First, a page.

“The good thing about the petition was that members got over the fear of putting their name on something, the fear that if you speak out then somehow you’re going against the union. We’re behind our union and we want to make it better.”

Pension Watchdogs

Local 804 members once enjoyed the best pensions at UPS. But not anymore. Many UPS Teamsters now have superior pensions, especially for 30 & Out. Most UPSers will see their pension accrual climb over the life of this contract. The 804 pension accrual is frozen at the 2002 level of $144 a year.

Members are using their rights under the Pension Protection Act to request information from the pension plan to look at why the fund developed funding problems and investigate what can be done to improve benefits in the future.

“The last couple of years have been a real wake-up call as far as our pension is concerned,” said Bill Reynolds, a package car driver on Long Island and one of the members who has pressed the fund to release the documents.

“I was told by an Executive Board member that I could sleep sound at night knowing that my pension is safe—and one month later the fund announced a pension cut,” Reynolds said. “Members are realizing we have to be better informed and more vigilant about protecting our benefits.”

Other Teamster pension funds have complied with these information requests—but the Local 804 fund has refused to turn over the documents. Members are now working with TDU pension attorney Ann Curry Thompson to get the information they are entitled to.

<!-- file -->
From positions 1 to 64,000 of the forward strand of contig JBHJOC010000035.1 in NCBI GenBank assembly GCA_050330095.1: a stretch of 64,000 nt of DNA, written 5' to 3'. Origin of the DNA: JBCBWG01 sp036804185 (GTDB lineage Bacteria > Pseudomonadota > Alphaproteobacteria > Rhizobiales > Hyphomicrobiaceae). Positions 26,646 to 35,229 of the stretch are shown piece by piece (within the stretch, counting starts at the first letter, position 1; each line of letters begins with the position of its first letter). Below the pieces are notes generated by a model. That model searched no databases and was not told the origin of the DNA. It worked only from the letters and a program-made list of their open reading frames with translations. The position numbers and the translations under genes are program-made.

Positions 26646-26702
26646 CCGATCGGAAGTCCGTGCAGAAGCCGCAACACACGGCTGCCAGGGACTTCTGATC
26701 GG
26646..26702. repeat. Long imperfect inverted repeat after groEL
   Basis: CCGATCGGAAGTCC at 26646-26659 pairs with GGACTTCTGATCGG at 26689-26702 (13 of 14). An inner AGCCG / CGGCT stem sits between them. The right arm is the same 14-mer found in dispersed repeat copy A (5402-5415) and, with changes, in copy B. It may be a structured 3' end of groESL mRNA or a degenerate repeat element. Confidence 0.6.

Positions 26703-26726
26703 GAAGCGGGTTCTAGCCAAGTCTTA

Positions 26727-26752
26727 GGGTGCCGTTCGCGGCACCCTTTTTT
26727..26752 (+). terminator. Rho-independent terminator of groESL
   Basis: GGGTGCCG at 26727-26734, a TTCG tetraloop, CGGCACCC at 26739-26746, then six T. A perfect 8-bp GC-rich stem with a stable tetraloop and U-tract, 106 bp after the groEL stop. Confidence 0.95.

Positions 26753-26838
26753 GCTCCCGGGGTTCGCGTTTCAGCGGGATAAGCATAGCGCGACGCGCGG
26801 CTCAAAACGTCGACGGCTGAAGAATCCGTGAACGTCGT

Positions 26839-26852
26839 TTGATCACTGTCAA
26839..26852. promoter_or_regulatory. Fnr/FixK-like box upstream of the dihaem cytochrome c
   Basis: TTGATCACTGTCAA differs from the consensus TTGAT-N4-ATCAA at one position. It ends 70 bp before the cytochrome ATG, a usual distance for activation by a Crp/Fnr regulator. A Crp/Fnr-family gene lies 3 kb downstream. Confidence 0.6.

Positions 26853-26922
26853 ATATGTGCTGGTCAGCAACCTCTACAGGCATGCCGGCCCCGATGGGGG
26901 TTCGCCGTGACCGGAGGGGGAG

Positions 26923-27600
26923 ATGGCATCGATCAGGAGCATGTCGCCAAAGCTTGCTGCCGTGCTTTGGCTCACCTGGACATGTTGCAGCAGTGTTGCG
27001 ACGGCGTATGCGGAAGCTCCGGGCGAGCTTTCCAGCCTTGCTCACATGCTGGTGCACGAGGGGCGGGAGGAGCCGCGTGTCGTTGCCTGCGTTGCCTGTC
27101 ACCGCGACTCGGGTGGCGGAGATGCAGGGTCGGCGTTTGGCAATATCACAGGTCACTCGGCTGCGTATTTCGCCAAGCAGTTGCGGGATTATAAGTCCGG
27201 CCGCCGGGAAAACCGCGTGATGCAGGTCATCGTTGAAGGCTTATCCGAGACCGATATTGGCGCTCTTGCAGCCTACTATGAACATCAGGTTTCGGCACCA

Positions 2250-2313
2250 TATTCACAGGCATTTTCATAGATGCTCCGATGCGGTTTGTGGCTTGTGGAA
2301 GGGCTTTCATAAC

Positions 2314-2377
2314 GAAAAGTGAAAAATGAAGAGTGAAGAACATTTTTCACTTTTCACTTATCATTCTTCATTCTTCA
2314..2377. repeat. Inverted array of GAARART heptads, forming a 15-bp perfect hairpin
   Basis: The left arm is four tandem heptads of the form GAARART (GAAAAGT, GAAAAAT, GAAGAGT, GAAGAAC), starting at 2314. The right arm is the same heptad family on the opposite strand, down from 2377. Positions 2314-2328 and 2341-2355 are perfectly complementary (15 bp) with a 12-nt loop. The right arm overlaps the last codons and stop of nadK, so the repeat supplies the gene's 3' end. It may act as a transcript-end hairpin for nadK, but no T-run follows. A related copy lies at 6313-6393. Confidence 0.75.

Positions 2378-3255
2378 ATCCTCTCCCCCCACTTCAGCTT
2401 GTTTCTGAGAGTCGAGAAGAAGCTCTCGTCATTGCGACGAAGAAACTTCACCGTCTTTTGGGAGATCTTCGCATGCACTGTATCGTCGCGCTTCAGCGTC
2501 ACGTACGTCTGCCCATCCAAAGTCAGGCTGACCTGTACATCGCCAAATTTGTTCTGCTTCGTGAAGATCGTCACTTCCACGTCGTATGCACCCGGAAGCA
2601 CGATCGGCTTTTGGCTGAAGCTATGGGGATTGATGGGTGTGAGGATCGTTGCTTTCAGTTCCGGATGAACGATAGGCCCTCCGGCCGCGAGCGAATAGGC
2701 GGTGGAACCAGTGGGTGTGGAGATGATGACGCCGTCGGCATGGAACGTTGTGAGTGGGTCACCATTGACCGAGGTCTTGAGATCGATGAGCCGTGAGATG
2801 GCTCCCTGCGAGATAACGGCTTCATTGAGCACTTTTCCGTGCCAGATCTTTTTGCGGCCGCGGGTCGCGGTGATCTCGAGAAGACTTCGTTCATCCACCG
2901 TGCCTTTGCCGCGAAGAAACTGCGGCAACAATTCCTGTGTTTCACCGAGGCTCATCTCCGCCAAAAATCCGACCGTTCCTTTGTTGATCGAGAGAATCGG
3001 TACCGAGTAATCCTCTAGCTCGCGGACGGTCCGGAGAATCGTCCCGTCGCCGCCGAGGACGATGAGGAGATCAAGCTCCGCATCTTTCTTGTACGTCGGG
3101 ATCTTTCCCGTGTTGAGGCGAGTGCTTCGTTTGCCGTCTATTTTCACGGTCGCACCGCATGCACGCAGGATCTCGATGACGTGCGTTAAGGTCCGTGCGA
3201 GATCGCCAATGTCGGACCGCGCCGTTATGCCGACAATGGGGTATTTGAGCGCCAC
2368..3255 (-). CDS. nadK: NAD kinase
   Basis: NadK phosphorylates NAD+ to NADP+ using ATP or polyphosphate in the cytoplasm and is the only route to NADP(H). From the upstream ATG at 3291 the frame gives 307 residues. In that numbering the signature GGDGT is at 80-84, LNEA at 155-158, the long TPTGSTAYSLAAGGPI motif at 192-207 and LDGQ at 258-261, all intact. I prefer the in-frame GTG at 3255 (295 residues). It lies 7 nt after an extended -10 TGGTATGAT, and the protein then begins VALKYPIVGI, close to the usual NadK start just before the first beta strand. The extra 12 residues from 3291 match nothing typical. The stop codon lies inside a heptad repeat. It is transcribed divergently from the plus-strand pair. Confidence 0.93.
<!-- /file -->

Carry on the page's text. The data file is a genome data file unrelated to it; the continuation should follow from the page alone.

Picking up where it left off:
Enforcing Rights

Local 804 members are also working together on the shop floor—where strong unionism starts.

“Management is always pushing people to work faster. I don’t like the intimidation tactics or the harassment,” said Rob Glovitz, an inside worker and steward.

“We want things to be done right—to stop supervisors from working as much as possible, to eliminate favoritism, to make people feel comfortable that they can come to work without being harassed,” said Glovitz.

“The union is about more than the union hall. We’re the union—the ones who move the packages. If we want to make things better, it’s up to us.”

Restoring the Power

“We all have a responsibility to leave our union stronger than it was when we got here. That’s what Local 804 Members United is all about,” says Tim Sylvester.

“This board takes the position that if you speak out, you’re trying to divide the union. It’s totally the opposite,” Mastrandrea says. “When members voice their opinion, it strengthens the union because we’re setting our course together. What the membership is saying now is we want to see our local stand up and take action on the problems we face.”

“You hear so many stories about how it used to be, how the company used to fear our local. I don’t see that anymore,” said Mark Cohen. “No one wants a fight at work everyday—but we do want respect. We’ve got to work together and act like a union in the center. That’s where it all starts.”

“It’s up to all of us to take the next step, to hand out information, come to a meeting, to get involved.”